Keenan Briefings

Briefings

AB 1384 & AB 1759: Bills Intended to Shield Schools from COVID-19 Related Liability Not Moving Forward in Legislature

August 19, 2020

Two bills were introduced in the legislature this year seeking to shield K-12 schools and institutions of higher education that have complied with applicable health and safety requirements from liability for COVID-19-related injuries. AB 1384 (K-12 schools) and AB 1759 (institutes of higher education) were supported by educational institutions and liability pools that have struggled with the risks of reopening in the face of what could be an onslaught of costly litigation. Despite the emergent nature of the bills and the support of many schools and colleges, neither bill received a hearing in the Senate Judiciary Committee this summer and neither bill will go to a floor vote in the waning weeks of the regular legislative session.

AB 1384 would have required local educational agencies (LEAs) to establish and make reasonable efforts to implement health and safety policies and procedures in a manner consistent with applicable federal, state and local requirements as well as COVID-19 related guidelines published by the State Department of Public Health. It also would have provided limited immunity from civil liability to (LEAs) for injuries related to COVID-19 infection, illness or death. This immunity would not apply to an LEA’s statutory duties regarding workplace safety, disability and family leave, or employment discrimination. It would also not apply in cases of gross negligence or for reckless, intentional, or willful and wanton misconduct.

AB 1759 would have provided limited immunity from civil liability to institutions of higher education for injuries related to COVID-19 infection, illness or death.That immunity would be dependent on the institution having substantially complied with or operated in a manner that was consistent with “applicable public health and safety COVID-19 guidance,” which is defined under the bill to include the following:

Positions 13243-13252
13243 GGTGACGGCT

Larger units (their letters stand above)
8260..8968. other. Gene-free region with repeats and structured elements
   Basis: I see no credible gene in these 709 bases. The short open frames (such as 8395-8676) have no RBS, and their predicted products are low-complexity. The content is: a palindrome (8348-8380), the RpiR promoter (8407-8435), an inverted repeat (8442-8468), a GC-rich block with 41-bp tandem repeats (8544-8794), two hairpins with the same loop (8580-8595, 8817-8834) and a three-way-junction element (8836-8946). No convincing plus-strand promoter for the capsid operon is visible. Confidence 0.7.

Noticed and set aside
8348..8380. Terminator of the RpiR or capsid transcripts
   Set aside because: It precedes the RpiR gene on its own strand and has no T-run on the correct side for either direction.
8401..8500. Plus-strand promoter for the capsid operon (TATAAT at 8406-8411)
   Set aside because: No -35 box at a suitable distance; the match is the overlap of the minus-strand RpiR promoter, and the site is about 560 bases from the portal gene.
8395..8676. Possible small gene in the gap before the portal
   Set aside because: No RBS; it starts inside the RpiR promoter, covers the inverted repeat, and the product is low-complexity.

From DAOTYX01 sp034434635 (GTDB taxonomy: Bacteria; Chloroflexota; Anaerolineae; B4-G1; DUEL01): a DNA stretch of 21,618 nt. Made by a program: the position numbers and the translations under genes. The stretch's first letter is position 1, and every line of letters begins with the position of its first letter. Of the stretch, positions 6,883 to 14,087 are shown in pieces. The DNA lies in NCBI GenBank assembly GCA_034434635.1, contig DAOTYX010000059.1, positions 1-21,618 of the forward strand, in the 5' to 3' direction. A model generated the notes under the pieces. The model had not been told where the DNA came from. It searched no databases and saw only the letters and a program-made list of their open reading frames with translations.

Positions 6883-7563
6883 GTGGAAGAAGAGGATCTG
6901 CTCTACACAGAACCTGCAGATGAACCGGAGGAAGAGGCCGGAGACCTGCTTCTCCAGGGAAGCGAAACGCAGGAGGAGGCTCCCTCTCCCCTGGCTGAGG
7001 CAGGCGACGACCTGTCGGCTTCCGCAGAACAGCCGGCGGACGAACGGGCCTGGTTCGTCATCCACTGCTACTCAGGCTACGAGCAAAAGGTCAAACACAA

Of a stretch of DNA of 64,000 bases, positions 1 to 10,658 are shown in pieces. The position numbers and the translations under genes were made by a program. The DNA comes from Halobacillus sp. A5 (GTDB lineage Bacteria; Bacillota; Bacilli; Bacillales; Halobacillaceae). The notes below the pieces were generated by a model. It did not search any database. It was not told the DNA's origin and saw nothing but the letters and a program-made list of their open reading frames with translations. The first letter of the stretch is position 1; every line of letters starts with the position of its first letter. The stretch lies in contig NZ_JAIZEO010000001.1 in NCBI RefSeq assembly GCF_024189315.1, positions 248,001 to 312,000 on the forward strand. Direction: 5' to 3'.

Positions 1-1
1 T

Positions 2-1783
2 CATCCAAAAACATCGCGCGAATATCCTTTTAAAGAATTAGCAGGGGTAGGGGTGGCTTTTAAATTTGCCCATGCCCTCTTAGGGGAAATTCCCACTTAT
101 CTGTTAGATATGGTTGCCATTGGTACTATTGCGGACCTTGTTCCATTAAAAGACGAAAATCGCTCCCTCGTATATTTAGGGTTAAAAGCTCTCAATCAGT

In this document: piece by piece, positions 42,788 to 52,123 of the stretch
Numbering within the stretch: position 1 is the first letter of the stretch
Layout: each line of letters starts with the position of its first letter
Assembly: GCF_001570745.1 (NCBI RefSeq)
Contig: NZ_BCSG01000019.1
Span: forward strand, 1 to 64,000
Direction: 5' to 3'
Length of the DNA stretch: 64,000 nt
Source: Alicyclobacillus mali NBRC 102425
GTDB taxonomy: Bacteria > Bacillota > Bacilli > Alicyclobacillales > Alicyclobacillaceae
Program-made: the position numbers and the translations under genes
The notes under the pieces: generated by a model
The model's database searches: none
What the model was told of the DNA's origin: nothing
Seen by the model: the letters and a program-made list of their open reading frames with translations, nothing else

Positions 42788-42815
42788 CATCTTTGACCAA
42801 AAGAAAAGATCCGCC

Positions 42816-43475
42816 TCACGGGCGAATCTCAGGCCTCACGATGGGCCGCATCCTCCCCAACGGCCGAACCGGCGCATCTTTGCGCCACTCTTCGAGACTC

• federal or state regulations, orders or guidance,
  • presidential or gubernatorial executive orders, and
  • orders or guidance provided by applicable local public health agencies, cities, or counties.

The immunity would only apply to causes of action alleged to have been sustained during the time period in which a federal, state or local declaration of emergency related to COVID-19 is in effect. It would not apply to the institution’s existing duties to employees, nor would it apply to claims for damages caused by intentional misconduct, wanton or reckless misconduct, gross negligence, or willful and wanton negligence.

We are hopeful that the legislature can find a way to address this issue. Absent any relief, schools could continue to face added financial pressure as they are already reeling from budgetary cuts and many are borrowing funds. This, while at the same time schools are being required to spend additional unplanned funds on health and safety measures as well as toward resources needed for distance learning.


Keenan & Associates is not a law firm and no opinion, suggestion, or recommendation of the firm or its employees shall constitute legal advice. Clients are advised to consult with their own attorney for a determination of their legal rights, responsibilities and liabilities, including the interpretation of any statute or regulation, or its application to the clients’ business activities.